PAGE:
So I guess that Tolkien indeed forgot - but the anomaly is the scene you quoted. Perhaps he had in mind Melkor being known as Morgoth - the name Feanor gave him was a direct insult and challange, which he naturally resented.

And eegarding the runes on the Ring - Gandalf says there are no equivalent letters in the Dark Speech for such delicate work. But is there any Dark Script at all? Can orcs read and write? They seem to rely on verbal messengers.

Thinking about things I don't understand


sador
Half-elven


Feb 20, 6:18am

Post #14 of 23 (720 views)
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Then you were more perceptive than I was [In reply to] Can't Post

In my first reading I probably missed it; and then I thought it was a hint for readers with better heads than myself; not until reading some piece of fanfic (possibly the Gandalf Diaries, or something similar), did the idea occur to me.

I had never compared this with the Orthanc confrontation; however, Gandalf has his moments of apparent despair, to which he responds with defiance rather than giving up: when the goblins light up his tree, at the Battle of Five Armies, on the Bridge of Khazad-dum, at the Gate of Minas Tirith. We might realise he is not yet defeated; but the scenes work only because we suppose that the wizard is really staring at defeat.

However, in one case this sort of math (only one casualty / prisoner, hence one might still be free, and there is still hope) is used - by Faramir comforting Frodo, in The Window on the West.

Thinking about things I don't understand


Hamfast Gamgee
Grey Havens

Feb 20, 11:04am

Post #15 of 23 (703 views)
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Some more points [In reply to] Can't Post

Right, some more points and possibly comments about this chapter. I like all of your postings, keep them coming! You know, given Tolkien's love of tragic endings, sometimes, did he ever consider having the army of the West defeated and our heroes making a heroic last stand and then all dying tragically? Is there any evidence anywhere of this? About the Mouth of Sauron a few more points. Why did he call himself the Mouth of Sauron? Didn't Sauron have one of his own? Or did he lose it with his finger. Or possibly as Pippin discovered Sauron doesn't communicate that way. The text says that Mouth was of the Black Numorean demoniation, I have wondered if he had the blood of the kings of Gondor in his viens somehow. From the ship-kings who defected after the kin-strife, perhaps. This would give his rule some kind of legitamacy. Or at least some justification to those men in Sauron's service. Oh, and about the Mouth, I have looked on the Interenet for pictures of him and it is hard work finding any that are not movie-related. I put out a challenge for anyone to find non-movie Mouth of Sauron! I didn't mind the movie mouth to much, putting aside Aragorn killing him as opposed to the far more subtle but more effective version in the book, but I might like to see another interpretation. I think I saw one, but I would swear it was really Richard 3rd looked an awful lot like him!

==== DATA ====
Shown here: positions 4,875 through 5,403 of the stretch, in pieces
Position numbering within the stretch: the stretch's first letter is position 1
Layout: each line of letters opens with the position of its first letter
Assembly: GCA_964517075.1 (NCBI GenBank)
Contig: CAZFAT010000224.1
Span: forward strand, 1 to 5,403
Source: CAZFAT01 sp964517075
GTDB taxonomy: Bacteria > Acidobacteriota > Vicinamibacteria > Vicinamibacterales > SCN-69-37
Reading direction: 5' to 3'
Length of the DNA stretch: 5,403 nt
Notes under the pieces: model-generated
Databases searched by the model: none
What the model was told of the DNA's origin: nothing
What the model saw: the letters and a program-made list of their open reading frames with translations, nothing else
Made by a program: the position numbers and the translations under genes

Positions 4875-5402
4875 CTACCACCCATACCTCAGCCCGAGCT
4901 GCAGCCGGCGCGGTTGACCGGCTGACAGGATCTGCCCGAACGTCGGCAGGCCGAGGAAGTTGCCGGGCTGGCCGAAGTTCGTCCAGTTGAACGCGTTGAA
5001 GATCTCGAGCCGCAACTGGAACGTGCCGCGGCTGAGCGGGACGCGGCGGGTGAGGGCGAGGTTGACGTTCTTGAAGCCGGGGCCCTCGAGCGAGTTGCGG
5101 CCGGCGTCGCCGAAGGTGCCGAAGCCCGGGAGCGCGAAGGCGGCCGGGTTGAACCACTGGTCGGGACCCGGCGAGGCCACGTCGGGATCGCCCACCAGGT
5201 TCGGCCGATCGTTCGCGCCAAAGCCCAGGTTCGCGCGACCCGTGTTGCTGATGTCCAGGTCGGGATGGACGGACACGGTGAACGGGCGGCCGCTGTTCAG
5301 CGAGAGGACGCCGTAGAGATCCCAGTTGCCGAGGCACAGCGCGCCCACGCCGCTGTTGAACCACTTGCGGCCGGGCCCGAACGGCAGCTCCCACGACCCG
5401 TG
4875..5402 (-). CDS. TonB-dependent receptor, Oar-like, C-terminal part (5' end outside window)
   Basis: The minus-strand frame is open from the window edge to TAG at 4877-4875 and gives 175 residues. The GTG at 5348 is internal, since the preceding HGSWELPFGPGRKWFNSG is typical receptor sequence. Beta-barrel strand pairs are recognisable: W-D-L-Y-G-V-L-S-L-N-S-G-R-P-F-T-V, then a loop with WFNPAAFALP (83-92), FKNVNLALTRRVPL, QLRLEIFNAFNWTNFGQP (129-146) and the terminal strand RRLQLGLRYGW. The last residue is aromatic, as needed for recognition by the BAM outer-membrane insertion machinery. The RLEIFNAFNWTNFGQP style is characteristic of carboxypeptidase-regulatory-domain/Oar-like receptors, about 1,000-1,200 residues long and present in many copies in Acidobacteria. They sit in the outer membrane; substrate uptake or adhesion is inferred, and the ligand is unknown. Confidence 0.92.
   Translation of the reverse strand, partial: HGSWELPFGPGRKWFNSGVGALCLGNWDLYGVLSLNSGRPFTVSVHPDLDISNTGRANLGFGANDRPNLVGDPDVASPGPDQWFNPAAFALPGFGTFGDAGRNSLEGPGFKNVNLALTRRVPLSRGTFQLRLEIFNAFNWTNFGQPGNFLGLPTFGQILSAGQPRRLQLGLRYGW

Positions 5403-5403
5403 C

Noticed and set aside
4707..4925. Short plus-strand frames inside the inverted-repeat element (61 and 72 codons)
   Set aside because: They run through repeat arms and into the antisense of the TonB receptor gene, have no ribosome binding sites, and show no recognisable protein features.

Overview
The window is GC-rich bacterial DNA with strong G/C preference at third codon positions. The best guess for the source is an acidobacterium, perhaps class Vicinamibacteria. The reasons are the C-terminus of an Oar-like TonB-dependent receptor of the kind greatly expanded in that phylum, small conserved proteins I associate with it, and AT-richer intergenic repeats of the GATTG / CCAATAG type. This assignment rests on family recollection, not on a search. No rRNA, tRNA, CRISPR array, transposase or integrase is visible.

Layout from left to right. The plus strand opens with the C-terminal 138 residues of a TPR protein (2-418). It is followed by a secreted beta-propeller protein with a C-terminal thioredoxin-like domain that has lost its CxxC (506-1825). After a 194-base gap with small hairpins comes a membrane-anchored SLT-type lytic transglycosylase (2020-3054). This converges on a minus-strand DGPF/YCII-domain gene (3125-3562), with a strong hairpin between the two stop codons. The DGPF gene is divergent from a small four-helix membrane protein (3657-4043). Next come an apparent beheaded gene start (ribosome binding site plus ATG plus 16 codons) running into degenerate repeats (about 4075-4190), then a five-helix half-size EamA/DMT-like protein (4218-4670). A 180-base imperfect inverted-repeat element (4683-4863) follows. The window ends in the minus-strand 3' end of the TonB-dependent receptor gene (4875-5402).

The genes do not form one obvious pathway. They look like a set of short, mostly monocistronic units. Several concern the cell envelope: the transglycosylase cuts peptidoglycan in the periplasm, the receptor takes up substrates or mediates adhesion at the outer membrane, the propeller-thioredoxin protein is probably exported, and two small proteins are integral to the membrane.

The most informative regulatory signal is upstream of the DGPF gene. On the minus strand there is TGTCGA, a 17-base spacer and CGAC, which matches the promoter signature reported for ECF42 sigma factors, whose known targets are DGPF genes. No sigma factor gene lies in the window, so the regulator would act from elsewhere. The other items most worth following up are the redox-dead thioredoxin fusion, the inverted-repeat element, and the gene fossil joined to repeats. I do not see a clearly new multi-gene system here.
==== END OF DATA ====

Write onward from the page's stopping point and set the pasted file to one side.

squire
Half-elven


Feb 20, 1:03pm

Post #16 of 23 (693 views)
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Tolkien's love of tragic endings? [In reply to] Can't Post

I think I know what you mean by this, but as I understand his approach to this kind of tale, Tolkien was most attracted to endings where Good triumphs over Evil but at a high cost to those who fought for the Good. He also felt the power of staging an eucatastrophe, an unlooked-for victory granted by the grace of God just as the hero is about to go down fighting. Both of these story structures follow his religious beliefs about the workings of God in the real world, I think.

Thus from its very conception as a tale The Lord of the Rings was never going to conclude with heroic deaths for all the main characters even if, as we could suppose, the story could still result in the destruction of the One Ring by Frodo. That would be just before his own subsequent death due to Gandalf not being available to rescue him and Sam!

The tale of Turin, I think, is the best counter-example of Tolkien actually executing a classical "tragic ending".



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noWizardme
Half-elven


Feb 20, 1:31pm

Post #17 of 23 (694 views)
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All Mouth.... [In reply to] Can't Post

I'd assumed that The Mouth of Sauron is a job title that you could also translate something like "Sauron's Spokesman", or "Sauron's Ambassador". But those sound like important job titles, whereas "Mouth of Sauron" sounds much more lowly - doing the big S's bidding and nothing more.